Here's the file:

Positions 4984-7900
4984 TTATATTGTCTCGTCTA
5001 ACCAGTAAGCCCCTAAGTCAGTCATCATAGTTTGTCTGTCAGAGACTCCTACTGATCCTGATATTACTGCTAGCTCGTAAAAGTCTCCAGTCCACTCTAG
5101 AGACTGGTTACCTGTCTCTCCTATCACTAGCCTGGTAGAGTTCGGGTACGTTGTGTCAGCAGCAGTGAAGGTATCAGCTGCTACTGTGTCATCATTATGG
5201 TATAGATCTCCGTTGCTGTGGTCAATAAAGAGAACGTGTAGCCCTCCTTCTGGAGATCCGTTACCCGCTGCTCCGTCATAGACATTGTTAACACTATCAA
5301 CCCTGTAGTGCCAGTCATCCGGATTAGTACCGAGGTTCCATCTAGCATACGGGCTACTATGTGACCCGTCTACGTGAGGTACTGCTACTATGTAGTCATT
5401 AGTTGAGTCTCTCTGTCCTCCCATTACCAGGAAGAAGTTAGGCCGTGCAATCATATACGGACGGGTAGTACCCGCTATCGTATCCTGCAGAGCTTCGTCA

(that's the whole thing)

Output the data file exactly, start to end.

Positions 4984-7900
4984 TTATATTGTCTCGTCTA
5001 ACCAGTAAGCCCCTAAGTCAGTCATCATAGTTTGTCTGTCAGAGACTCCTACTGATCCTGATATTACTGCTAGCTCGTAAAAGTCTCCAGTCCACTCTAG
5101 AGACTGGTTACCTGTCTCTCCTATCACTAGCCTGGTAGAGTTCGGGTACGTTGTGTCAGCAGCAGTGAAGGTATCAGCTGCTACTGTGTCATCATTATGG
5201 TATAGATCTCCGTTGCTGTGGTCAATAAAGAGAACGTGTAGCCCTCCTTCTGGAGATCCGTTACCCGCTGCTCCGTCATAGACATTGTTAACACTATCAA
5301 CCCTGTAGTGCCAGTCATCCGGATTAGTACCGAGGTTCCATCTAGCATACGGGCTACTATGTGACCCGTCTACGTGAGGTACTGCTACTATGTAGTCATT
5401 AGTTGAGTCTCTCTGTCCTCCCATTACCAGGAAGAAGTTAGGCCGTGCAATCATATACGGACGGGTAGTACCCGCTATCGTATCCTGCAGAGCTTCGTCA